It’s a passing angsty teen fancy, of course – Leah doesn’t really want her mother dead and, besides, none of this black magic nonsense really works, right? Except this time it does, and Leah must now figure out a way to undo the summoning in the face of a series of increasingly creepy events that will, as both she and canny horror viewers know, culminate in her mother’s death.
Taking several leaves from the upper echelon Blumhouse playbook, MacDonald leans on atmosphere and performance rather than elaborate special effects, building dread and foreboding on a relatively basic narrative foundation that nonetheless provides ample opportunity for chills. Which is not to say that we don’t get the odd bit of splatter – just that scenes such as when Leah’s friend Janice (Chloe Rose) stays over at the house and they find her sitting in the car in the morning, terrified out of her wits and refusing to say why, are far more effective.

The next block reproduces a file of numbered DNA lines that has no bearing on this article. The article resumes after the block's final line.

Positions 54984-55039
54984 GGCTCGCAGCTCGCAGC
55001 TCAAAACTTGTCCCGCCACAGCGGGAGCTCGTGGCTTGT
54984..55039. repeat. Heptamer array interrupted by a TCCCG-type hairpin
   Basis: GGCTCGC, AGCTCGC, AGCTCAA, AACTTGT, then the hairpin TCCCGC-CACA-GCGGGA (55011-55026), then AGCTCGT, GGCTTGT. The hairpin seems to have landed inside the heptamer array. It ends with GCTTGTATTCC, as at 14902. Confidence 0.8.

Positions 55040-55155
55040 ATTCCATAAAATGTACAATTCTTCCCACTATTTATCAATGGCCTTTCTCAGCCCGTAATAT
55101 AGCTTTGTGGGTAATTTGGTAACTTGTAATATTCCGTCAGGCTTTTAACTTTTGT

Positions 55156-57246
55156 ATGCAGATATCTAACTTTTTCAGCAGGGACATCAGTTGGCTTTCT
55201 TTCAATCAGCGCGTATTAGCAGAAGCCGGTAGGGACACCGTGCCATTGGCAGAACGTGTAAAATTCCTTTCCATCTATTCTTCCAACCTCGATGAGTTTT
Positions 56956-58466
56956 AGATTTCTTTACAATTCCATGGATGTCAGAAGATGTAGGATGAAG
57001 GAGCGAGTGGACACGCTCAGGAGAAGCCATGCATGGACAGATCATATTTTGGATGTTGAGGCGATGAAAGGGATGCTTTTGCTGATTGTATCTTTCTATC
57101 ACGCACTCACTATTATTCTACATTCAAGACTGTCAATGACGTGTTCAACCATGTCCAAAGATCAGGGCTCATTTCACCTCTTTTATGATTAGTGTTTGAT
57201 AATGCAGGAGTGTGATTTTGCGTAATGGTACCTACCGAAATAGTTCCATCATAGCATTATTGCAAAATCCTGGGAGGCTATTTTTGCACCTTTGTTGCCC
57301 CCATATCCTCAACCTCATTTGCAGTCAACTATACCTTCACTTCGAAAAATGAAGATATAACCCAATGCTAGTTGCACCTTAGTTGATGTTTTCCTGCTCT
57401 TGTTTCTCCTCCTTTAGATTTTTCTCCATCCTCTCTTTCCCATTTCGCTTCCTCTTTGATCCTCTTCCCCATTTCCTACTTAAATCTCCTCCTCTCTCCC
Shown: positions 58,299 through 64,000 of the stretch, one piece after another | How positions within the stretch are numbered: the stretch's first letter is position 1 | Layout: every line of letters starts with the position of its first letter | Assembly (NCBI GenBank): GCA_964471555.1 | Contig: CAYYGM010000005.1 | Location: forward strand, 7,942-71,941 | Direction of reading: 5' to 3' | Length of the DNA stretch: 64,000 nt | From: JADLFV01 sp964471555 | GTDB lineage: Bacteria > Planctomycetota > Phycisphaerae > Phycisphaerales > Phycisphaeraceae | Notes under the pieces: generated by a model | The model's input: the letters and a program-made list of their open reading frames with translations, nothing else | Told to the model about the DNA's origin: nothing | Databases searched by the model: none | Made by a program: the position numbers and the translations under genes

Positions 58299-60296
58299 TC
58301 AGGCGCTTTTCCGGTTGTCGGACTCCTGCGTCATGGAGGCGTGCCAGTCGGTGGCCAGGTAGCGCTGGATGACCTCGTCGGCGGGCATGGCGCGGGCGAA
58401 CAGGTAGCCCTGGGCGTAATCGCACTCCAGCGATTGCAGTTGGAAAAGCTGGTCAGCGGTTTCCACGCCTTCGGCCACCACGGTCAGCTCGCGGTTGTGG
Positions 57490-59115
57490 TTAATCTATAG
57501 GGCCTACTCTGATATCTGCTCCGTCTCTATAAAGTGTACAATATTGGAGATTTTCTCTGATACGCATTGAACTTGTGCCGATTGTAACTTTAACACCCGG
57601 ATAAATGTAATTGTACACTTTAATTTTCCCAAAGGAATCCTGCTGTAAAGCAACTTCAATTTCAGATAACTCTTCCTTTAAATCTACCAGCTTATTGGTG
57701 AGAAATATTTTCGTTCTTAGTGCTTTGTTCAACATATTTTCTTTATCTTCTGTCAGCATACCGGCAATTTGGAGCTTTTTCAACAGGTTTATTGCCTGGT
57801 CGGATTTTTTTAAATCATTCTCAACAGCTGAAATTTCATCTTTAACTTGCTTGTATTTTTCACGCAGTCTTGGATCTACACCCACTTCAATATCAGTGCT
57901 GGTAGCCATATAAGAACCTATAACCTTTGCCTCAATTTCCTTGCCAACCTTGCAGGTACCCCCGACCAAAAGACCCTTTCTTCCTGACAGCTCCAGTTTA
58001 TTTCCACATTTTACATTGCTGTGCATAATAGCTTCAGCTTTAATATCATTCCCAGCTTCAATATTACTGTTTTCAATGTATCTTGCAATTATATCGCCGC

There’s not too much else to say about PYEWACKET (the title, by the way, comes from the recorded name of a demonic familiar to one of witchfinder Matthew Hopkins’ victims – history is fun) without going into detail that’s better off discovered in the course of viewing. It lacks the narrative verve and dizzying genre ambition of last year’s Hereditary, with which it shares a few commonalities, but it’s a solid, well-crafted entry nonetheless. MacDonald is going to be worth keeping an eye on if he continues down this path.
Pyewacket is released on DVD via Eagle Entertainment on April 10, 2019.